At one time, scientists believed that any infectious particle must contain DNA or RNA. Then, in 1982, Stanley Prusiner, a medical doctor studying scrapie (a fatal, degenerative disease in sheep) discovered that the disease was caused by proteinaceous infectious particles, or prions. Because proteins are acellular and do not contain DNA or RNA, Prusiner’s findings were originally met with resistance and skepticism; however, his research was eventually validated, and he received the Nobel Prize in Physiology or Medicine in 1997.
A prion is a misfolded rogue form of a normal protein (PrPc) found in the cell. This rogue prion protein (PrPsc), which may be caused by a genetic mutation or occur spontaneously, can be infectious, stimulating other endogenous normal proteins to become misfolded, forming plaques. Today, prions are known to cause various forms of transmissible spongiform encephalopathy (TSE) in human and animals. TSE is a rare degenerative disorder that affects the brain and nervous system. The accumulation of rogue proteins causes the brain tissue to become spongelike, killing brain cells and forming holes in the tissue, leading to brain damage, loss of motor coordination, and dementia. Infected individuals are mentally impaired and become unable to move or speak. There is no cure, and the disease progresses rapidly, eventually leading to death within a few months or years.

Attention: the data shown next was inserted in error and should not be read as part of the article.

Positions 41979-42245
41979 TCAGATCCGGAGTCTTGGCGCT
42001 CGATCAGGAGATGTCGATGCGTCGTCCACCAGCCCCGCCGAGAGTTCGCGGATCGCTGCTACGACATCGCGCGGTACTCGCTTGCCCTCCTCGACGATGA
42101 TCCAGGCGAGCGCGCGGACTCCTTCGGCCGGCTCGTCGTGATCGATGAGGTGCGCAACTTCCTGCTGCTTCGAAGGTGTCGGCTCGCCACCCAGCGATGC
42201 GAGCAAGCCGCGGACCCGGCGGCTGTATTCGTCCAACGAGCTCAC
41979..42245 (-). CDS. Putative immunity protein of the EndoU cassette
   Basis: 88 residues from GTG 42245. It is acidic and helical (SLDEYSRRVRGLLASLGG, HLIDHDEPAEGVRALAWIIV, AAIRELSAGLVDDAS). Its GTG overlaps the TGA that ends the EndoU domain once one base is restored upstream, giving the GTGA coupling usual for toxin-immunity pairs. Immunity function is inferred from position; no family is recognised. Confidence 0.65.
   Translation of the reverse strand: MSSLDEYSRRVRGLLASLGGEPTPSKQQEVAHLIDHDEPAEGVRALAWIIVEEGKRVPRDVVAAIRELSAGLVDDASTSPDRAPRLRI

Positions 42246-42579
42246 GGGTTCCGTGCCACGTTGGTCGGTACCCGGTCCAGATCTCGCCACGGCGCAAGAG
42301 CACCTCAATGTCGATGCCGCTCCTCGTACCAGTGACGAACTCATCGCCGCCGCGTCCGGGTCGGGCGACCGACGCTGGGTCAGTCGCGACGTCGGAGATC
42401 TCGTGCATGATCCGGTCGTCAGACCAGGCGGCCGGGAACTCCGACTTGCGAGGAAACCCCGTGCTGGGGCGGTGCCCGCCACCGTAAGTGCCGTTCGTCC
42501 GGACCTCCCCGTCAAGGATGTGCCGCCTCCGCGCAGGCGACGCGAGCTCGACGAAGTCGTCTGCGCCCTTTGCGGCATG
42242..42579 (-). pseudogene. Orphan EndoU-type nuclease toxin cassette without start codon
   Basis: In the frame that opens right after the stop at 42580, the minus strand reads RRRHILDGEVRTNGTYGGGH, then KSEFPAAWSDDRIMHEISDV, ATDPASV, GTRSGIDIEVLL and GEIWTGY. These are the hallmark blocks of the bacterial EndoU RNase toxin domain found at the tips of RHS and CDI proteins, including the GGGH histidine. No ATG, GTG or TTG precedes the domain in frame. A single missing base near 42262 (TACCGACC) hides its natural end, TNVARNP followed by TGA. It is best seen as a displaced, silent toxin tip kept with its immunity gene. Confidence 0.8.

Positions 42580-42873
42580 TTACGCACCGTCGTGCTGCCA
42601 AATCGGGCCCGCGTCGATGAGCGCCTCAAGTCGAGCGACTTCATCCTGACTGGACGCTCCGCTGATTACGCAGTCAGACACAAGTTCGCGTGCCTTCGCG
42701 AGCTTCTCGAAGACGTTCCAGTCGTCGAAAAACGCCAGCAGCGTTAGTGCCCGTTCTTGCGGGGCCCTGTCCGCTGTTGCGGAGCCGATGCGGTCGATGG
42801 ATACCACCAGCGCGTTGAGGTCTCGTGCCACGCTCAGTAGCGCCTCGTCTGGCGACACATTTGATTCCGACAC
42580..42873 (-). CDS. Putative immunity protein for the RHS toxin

TSEs in humans include kuru, fatal familial insomnia, Gerstmann-Straussler-Scheinker disease, and CreutzfeldtJakob disease. TSEs in animals include mad cow disease, scrapie (in sheep and goats), and chronic wasting disease (in elk and deer). TSEs can be transmitted between animals and from animals to humans by eating contaminated meat or animal feed. Transmission between humans can occur through heredity (as is often the case with GSS and CJD) or by contact with contaminated tissue, as might occur during a blood transfusion or organ transplant. There is no evidence for transmission via casual contact with an infected person.
Prions are extremely difficult to destroy because they are resistant to heat, chemicals, and radiation. Even standard sterilization procedures do not ensure the destruction of these particles. Currently, there is no treatment or cure for TSE disease, and contaminated meats or infected animals must be handled according to federal guidelines to prevent transmission.
Parker, N., Schneegurt, M., Thi Tu, A.-H., Forster, B. M., & Lister, P. (n.d.). Microbiology. Houston, Texas: OpenStax. Access for free at: https://openstax.org/details/books/microbiology